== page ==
Scrooge is an interesting character when it comes to adaptations. All the story core really requires is “a character with anti-social attitudes and behaviors,” because, while Scrooge himself has a laundry list of them, you can make the point of the story by curing just one. And because of this, I can easily forgive what I see as misinterpretation of his character.

Because movies like this — adaptations of this story that anticipate any children in their target audience, typically — tend to strip Scrooge down to greed and then kinda play up the greed, and… I can’t agree with that assessment. Yes, Scrooge is greedy (“squeezing, wrenching, grasping, scraping, clutching, covetous”); I won’t deny that. But I’ve always felt that Scrooge’s major problem is not an active flaw like greed, but a much more quiet and insidious coldness, a lack of emotional engagement with the world.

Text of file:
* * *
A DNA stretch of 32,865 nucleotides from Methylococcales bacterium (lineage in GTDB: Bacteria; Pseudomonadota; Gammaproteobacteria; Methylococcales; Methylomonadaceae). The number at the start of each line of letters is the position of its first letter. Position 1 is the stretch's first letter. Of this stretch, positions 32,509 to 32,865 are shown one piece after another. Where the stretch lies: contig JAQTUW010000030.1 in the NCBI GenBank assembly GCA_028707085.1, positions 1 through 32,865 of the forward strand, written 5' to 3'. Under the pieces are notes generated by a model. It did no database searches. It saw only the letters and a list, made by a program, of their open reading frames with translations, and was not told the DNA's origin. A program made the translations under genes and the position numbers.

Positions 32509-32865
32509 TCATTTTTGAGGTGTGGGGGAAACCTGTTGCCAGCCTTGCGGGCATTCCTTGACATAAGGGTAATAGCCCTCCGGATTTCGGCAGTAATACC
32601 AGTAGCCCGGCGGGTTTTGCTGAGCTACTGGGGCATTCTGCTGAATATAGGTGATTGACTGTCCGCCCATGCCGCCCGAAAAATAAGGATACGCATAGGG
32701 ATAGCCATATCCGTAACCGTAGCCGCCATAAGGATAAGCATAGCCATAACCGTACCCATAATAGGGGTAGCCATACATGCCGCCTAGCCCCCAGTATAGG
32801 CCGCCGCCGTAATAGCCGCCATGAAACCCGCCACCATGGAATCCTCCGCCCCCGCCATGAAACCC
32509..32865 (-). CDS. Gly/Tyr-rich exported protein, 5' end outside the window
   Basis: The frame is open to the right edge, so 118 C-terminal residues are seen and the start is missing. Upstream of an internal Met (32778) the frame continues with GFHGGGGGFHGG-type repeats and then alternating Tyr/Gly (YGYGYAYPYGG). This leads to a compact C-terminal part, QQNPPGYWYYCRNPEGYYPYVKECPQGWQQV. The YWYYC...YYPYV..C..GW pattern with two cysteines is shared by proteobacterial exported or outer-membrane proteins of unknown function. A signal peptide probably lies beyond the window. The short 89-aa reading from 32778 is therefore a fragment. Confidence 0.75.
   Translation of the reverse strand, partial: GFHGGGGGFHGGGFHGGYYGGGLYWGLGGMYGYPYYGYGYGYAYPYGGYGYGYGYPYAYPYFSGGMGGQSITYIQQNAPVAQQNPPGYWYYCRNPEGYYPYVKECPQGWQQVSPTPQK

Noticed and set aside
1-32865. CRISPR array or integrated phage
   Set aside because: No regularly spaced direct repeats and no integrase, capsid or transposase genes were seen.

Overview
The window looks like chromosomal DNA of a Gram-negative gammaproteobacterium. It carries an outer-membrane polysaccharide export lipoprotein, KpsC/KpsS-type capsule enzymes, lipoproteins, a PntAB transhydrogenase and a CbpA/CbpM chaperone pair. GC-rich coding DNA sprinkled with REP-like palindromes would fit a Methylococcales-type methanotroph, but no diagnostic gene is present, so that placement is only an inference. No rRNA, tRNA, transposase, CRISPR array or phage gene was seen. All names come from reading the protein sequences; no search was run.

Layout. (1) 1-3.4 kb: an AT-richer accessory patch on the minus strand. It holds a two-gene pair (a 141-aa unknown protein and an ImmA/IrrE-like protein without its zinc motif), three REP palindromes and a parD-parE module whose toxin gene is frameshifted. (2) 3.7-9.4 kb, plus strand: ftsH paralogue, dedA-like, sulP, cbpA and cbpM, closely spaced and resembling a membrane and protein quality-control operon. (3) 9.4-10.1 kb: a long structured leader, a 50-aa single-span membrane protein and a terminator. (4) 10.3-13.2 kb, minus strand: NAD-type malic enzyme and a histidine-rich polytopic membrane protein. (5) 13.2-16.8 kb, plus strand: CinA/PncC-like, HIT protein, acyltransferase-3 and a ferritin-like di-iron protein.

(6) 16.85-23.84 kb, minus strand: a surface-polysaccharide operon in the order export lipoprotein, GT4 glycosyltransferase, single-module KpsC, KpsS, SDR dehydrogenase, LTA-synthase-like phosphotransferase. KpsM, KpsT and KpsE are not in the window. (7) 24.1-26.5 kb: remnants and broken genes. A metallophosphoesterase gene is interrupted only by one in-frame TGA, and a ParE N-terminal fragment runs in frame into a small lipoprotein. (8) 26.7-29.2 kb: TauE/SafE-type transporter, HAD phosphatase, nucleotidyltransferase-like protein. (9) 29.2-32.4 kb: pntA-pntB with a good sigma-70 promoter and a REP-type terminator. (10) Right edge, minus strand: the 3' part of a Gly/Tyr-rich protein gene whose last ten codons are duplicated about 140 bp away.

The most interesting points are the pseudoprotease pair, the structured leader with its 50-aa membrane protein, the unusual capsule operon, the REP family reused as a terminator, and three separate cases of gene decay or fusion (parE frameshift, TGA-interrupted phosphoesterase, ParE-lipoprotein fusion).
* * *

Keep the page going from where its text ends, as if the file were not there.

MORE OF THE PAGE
He had a terrible past that led him to grow up as a terrible person, but I feel he’s as pitiable as he is reprehensible, suffering just as much as he causes others to suffer, because he has shut himself off from humanity out of a bitter fear that eventually turned to coldness. I’ve often (including in The Muppet Christmas Carol) seen it expressed that “Scrooge loves money,” but I don’t feel like the Scrooge we meet at the beginning of the story loves anything — and that’s precisely his problem. However, as I mentioned above, this is a misinterpretation (or at least oversimplification) I’m inclined to forgive.